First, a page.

Wimbledon controversy as British doubles star refuses to play over Hawkeye call

Wimbledon has not been short on drama this year and a men’s doubles team has caused more controversy. The pair of Joe Salisbury and Rajeev Ram briefly refused to play their doubles semi-final due to a hawkeye call.

During the second set of their quarter-final clash with French pair Nicolas Mahut and Édouard Roger-Vasselin, the duo believed they had broken serve at 5-5, only for the 12th seeds to make a speculative challenge given the significance of the point. They would be successful as Hawkeye deemed the ball to have caught the baseline, to the shock of the top seeds who were left fuming.

“No way, man!” exclaimed Ram as he protested the shock decision along with Salisbury. “That is absolutely ridiculous. There is no way, no way at all! We’re turning the machine off. We’re not in the future here, man.” Salisbury added: “There is no chance that is in. You know it is wrong! Can you get the supervisor?”

The furious pair took to their seats before turning to chair umpire Fergus Murphy and demanded the technology be switched off. Ultimately their request was not granted by Murphy and Ram and Salisbury carried on, but proceeded to lose the second set 7-6 and 7-1 in the tie-break.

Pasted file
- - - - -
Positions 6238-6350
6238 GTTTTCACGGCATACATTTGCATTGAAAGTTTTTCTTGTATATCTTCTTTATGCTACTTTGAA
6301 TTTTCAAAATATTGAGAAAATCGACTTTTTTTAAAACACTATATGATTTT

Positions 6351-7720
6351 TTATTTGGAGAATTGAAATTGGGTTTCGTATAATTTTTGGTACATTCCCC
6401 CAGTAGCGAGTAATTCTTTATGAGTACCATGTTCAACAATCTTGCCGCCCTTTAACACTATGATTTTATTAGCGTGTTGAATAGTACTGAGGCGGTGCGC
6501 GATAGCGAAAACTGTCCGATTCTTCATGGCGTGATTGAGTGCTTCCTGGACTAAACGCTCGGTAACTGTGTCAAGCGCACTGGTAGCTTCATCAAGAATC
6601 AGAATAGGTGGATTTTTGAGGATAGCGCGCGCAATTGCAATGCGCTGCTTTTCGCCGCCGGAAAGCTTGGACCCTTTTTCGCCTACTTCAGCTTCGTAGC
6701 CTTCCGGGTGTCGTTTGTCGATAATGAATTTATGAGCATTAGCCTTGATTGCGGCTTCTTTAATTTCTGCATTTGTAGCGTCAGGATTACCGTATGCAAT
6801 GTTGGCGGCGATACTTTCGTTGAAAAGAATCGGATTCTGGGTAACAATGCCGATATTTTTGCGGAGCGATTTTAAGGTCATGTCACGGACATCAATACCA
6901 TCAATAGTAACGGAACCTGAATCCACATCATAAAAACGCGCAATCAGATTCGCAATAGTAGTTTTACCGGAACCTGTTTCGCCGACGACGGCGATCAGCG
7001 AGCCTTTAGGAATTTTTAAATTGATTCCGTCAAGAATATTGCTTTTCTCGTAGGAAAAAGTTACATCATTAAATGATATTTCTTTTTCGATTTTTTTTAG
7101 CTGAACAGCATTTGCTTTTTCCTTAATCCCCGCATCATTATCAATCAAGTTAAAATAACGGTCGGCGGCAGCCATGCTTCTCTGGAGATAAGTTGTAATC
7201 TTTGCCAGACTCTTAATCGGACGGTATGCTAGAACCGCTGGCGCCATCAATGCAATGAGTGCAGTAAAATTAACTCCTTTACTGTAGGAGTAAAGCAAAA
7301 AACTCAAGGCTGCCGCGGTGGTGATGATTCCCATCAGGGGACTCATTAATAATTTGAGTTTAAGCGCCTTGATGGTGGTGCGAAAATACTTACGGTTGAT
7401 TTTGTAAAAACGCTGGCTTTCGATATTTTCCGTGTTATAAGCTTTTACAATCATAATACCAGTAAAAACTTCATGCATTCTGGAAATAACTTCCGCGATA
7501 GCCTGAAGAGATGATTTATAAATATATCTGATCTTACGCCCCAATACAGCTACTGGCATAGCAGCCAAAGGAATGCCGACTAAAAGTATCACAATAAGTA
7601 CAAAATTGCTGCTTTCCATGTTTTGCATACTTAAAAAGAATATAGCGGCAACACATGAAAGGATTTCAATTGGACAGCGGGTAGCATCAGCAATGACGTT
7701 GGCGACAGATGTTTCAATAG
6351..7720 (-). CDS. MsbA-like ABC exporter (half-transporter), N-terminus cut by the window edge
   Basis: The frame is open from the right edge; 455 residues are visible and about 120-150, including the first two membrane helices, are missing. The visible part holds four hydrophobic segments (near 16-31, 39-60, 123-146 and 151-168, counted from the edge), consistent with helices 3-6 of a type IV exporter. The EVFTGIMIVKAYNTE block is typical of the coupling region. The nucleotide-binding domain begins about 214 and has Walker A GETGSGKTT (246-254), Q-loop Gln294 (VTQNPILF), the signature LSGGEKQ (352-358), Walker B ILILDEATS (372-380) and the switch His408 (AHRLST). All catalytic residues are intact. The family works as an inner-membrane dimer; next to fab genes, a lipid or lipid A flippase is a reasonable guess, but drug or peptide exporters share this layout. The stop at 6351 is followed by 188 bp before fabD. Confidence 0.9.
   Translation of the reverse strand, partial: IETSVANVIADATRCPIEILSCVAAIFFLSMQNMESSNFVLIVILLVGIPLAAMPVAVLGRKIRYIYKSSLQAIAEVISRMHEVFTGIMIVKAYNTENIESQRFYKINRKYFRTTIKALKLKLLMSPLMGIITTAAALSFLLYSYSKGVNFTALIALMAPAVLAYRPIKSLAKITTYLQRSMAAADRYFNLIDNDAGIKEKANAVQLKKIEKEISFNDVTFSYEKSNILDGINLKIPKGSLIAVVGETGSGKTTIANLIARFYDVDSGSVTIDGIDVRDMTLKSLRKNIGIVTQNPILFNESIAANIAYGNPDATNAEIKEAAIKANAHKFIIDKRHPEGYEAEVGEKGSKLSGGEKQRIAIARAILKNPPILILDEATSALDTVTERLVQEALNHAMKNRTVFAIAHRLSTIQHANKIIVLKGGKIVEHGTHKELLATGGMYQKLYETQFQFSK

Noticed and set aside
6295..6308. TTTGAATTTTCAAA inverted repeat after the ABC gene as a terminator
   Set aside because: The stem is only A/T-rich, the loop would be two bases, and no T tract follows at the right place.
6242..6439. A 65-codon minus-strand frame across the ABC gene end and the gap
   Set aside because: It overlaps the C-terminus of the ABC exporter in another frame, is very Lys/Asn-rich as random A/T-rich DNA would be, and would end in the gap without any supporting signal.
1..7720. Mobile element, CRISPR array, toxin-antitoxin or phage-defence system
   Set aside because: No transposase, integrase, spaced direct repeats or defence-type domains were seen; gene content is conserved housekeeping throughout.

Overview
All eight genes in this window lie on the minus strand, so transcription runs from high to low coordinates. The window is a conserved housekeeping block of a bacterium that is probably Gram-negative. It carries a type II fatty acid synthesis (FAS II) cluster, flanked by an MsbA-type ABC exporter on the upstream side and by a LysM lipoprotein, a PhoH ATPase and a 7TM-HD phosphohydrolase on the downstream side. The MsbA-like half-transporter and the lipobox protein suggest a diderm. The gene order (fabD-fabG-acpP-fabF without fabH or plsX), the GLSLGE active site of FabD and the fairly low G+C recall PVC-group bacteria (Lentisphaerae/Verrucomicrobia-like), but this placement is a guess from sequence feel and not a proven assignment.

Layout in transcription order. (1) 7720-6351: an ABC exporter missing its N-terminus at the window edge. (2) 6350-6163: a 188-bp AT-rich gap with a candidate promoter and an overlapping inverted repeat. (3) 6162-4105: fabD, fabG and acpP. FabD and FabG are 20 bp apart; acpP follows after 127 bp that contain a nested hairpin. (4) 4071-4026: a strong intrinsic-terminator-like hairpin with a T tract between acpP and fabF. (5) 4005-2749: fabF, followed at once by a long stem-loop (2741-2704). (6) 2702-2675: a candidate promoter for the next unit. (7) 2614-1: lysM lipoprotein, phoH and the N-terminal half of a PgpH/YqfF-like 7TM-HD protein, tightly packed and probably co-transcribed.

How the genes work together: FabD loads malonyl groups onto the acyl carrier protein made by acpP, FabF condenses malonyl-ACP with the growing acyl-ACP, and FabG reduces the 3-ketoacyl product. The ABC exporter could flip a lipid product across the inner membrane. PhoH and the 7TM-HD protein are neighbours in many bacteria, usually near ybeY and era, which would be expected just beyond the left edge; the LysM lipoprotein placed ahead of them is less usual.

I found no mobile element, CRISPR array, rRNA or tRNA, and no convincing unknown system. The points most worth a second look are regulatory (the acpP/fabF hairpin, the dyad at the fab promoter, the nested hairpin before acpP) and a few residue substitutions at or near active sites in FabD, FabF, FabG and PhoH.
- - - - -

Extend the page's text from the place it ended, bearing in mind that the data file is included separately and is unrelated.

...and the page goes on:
The pair regrouped however and stormed through the third set, taking it 6-1, but Mahut and Roger-Vasselin battled back to level the match once again, winning the fourth 6-3. But Salisbury and Ram would not be denied as they claimed the final set 6-4 to progress to the last four.

In the men’s singles competition, Rafael Nadal will compete for a spot in the last four against America’s Taylor Fritz on Centre Court today. The Spaniard will hope to turn the tables on the 24-year-old after he handed him his first loss of the season in the Indian Wells final back in March.






Doubles pair Joe Salisbury and Rajeev Ram were left fuming with a call from hawkeye


A men’s doubles pair briefly stopped playing after a they disagreed with a hawkeye call
(
BBC)

“It’s obvious he [Fritz] is playing at a very, very high level, having a great season, winning matches everywhere,” Nadal said. “The week before Wimbledon he won the tournament [in Eastbourne]. Now [the] quarter-finals [here].” 11th-seeded Fritz believes his 6-3, 7-6(5) victory in California is the perfect template as he attempts to move past the Spaniard to his maiden Grand Slam semi-final.

“I was just very aggressive in that match [in Indian Wells],” said Fritz after his dominant straight-sets win against Jason Kubler in the fourth round at SW19. “[I] took my chances. Against someone like Rafa, that’s kind of how it is.

“I feel like decision-making is easy. I don’t really second-guess shots like I would if I’m playing someone that I’m supposed to beat. I might think, ‘Should I go for this, should I play it safe?’ Against someone like Rafa, it’s easy to always make the aggressive decision and kind of play freer.” In the other quarter-final, Court One will stage Nick Kyrgios’ battle with Chile’s Christian Garin and the winner will take Nadal or Fritz on Friday.

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